Gore Verbinski follows up The Lone Ranger with an extended Gothic psycho-horror
Dir. Gore Verbinski. US, 2017, 146 mins.
There’s a certain pleasure to be had from an expensive misfire. That’s the best that can be said for Gore Verbinski’s archly Gothic psycho-drama A Cure For Wellness. It’s queasily-entertaining enough to make a late night mark on cable networks, where it may be eventually hailed as misunderstood and its seemingly interminable 146-minute running time broken up by trips to the bathroom, kitchen, or calls to emergency services as viewer atrophy sets in. Theatrically, its prospects would appear to be as doomed as its charisma-free hero, despite Fox being on board for several major territories.
Verbinski resorts to ratcheting up the ugliness, stuffing Wellness with increasingly-dour moments from sucker eels to a Marathon Man dental sequence
A B-movie cast grapples with A-movie trappings to ever diminishing returns, as Verbinski’s ode to the Vincent Price horror never quite lives up to the level of its voluptuous sets, by British designer Eve Stewart. Another Brit, Jason Isaacs, has the most interesting role here as Dr Volmer, the head of a sinister Swiss sanatorium, but Dane DeHaan and Mia Goth headline as its increasingly forlorn inmates. Neither is a household name, nor are they likely to ascend to that level on the basis of A Cure For Wellness.
There’s undoubtedly a good film in here, or perhaps two of them. But, following on from the commercial collapse of his last release, The Lone Ranger, Verbinski has maintained a surprising level of directorial freedom in which a baggy screenplay is allowed to endlessly flap around like one of the film’s gasping eels. From its false prologue, involving a man in an office who has a heart attack beside a water cooler, the film is visually arresting, but narratively stale.
DeHaan, playing an amoral Wall Street climber named Lockhart, is dispatched to Switzerland to find out what has become of one of his company’s partners (Harry Groener) prior to a vital corporate merger. He left for a spa retreat and has not returned. On the way to the Alps-set sanatorium, Lockhart is told that, Dracula-style, locals despise the inhabitants of this majestic structure due to some long-ago bloodsucking mumbo-jumbo involving peasants who eventually set the building alight.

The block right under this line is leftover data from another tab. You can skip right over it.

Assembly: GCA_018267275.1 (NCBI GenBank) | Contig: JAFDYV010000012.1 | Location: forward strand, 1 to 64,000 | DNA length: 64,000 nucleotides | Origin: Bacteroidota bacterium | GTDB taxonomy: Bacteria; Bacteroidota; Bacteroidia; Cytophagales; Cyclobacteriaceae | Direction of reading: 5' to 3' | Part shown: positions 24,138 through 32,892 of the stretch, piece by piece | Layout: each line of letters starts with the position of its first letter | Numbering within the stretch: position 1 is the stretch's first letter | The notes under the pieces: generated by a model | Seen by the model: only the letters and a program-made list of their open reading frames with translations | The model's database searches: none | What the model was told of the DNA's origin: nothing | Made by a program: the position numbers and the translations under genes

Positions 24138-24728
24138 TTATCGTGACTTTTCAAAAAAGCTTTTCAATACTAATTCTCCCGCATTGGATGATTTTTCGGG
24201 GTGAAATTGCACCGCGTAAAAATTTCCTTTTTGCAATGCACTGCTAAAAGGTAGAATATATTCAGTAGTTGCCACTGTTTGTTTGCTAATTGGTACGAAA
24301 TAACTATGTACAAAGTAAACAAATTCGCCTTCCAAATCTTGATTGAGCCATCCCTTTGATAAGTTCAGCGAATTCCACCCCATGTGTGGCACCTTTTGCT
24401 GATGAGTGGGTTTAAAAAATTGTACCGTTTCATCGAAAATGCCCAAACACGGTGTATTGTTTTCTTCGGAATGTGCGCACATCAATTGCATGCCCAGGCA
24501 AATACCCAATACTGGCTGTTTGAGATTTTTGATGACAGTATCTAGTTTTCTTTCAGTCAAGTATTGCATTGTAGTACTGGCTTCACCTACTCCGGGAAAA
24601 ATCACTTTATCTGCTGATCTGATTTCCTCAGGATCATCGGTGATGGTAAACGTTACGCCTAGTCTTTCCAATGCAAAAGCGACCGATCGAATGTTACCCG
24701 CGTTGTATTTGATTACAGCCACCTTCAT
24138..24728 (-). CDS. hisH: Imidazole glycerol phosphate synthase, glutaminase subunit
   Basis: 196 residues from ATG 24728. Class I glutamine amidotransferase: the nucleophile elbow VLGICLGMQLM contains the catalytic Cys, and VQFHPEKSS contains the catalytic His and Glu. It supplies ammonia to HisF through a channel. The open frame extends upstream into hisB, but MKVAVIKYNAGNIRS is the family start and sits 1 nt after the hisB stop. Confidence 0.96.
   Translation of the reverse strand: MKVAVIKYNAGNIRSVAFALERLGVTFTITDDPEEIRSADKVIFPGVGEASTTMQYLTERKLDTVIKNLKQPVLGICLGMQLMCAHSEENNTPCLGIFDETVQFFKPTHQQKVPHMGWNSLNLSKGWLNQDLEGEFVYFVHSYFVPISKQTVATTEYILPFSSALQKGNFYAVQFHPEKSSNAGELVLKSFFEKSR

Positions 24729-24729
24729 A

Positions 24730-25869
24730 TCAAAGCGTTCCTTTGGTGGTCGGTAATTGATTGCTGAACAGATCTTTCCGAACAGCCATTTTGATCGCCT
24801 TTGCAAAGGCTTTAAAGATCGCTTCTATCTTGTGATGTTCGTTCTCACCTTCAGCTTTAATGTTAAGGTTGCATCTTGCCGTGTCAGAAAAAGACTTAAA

Once inside its majestic confines (the filmmakers used Hohenzollern Castle in Germany’s Swabian Alps), Lockhart is left to figure out the mystery at its (literal) core, helped by Celia Imrie as one of its zombified white-clad inmates. Water is a theme, clearly, and the ethereal Mia Goth is a key. She floats around in a childish dress (costumed by Jenny Beavan) like a creature from another time, which is a weighty clue on the proceedings.
With Lockhart set up as a somewhat unlikable anti-hero, the film casts around for compelling stakes to fight itself out of the sanotarium’s torpor. Involved in an accident, Lockhart lurches to and fro in a leg cast trying to get to the bottom of the spa’s fishier elements, but there’s simply not enough of Isaacs as the evil Dr Volmer for viewers to latch on to and have some fun with.
In the end, Verbinski resorts to ratcheting up the ugliness, stuffing Wellness with increasingly-dour moments from sucker eels to a Marathon Man dental sequence. With a haunting soundtrack and exquisite visuals, all rendered in a murky post-industrial palette by cinematographer Bojan Bazelli, the film’s technical credits can never be faulted. Yet they’re all that anchors A Cure For Wellness as, like its eels, it spins and turns in its own frustrating confines.
Production companies: Blink Wink, New Regency
International distribution: 20th Century Fox
Producers: Arnon Milchan, Gore Verbinski, David Crockett.
Executive producers: Justin Haythe, Morgan Des Groseillers
Screenplay: Justin Haythe, from a story by Justin Haythe and Gore Verbinski
Cinematography: Bojan Bazelli.
Editors: Lance Pereira, Pete Beaudrea
Music: Benjamin Wallfisch
Main cast: Jason Isaacs, Dane DeHaan, Mia Goth, Celia Imrie, Adrian Schiller, Harry Groener, Johannes Krisch